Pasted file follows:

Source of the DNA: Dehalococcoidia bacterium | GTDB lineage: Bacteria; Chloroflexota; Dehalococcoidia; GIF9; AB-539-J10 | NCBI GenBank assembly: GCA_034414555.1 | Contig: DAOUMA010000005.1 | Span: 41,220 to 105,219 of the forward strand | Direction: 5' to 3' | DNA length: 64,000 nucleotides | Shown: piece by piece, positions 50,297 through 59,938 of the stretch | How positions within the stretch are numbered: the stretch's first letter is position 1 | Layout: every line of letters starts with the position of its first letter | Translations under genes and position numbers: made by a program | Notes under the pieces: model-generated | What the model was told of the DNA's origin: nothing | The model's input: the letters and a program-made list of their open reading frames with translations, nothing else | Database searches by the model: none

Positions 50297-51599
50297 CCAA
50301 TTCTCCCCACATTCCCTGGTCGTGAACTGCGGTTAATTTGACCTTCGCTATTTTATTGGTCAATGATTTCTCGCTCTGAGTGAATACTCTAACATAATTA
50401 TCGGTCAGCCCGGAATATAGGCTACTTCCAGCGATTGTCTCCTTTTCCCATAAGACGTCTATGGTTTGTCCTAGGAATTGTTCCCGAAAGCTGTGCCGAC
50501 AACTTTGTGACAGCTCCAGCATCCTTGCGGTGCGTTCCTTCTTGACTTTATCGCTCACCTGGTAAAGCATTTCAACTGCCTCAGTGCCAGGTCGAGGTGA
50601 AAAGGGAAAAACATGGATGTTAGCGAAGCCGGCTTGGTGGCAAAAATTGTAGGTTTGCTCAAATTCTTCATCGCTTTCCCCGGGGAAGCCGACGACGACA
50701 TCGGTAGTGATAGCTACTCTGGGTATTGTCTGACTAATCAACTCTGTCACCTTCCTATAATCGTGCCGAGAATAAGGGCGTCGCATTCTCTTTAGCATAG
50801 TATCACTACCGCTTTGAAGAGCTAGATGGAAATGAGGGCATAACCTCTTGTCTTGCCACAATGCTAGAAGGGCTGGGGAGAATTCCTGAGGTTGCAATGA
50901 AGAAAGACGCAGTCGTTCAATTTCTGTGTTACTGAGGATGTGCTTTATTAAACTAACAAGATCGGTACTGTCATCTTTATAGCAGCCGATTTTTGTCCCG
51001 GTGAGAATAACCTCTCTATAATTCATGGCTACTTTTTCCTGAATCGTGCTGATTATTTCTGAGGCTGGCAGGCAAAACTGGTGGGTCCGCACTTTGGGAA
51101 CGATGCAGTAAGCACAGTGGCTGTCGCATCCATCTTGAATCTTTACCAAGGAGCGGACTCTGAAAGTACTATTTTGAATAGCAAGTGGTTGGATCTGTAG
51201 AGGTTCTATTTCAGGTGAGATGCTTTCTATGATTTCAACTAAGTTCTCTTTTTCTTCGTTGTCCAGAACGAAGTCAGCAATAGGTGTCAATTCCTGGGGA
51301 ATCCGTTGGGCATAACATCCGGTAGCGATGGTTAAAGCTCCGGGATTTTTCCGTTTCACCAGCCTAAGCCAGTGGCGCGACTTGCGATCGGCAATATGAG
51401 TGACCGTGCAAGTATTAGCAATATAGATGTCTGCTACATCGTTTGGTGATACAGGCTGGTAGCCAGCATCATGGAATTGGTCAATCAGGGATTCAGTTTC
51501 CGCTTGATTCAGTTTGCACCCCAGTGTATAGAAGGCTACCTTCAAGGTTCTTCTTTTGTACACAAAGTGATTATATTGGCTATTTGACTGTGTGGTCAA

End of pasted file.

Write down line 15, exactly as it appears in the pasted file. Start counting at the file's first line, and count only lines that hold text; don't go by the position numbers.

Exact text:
51401 TGACCGTGCAAGTATTAGCAATATAGATGTCTGCTACATCGTTTGGTGATACAGGCTGGTAGCCAGCATCATGGAATTGGTCAATCAGGGATTCAGTTTC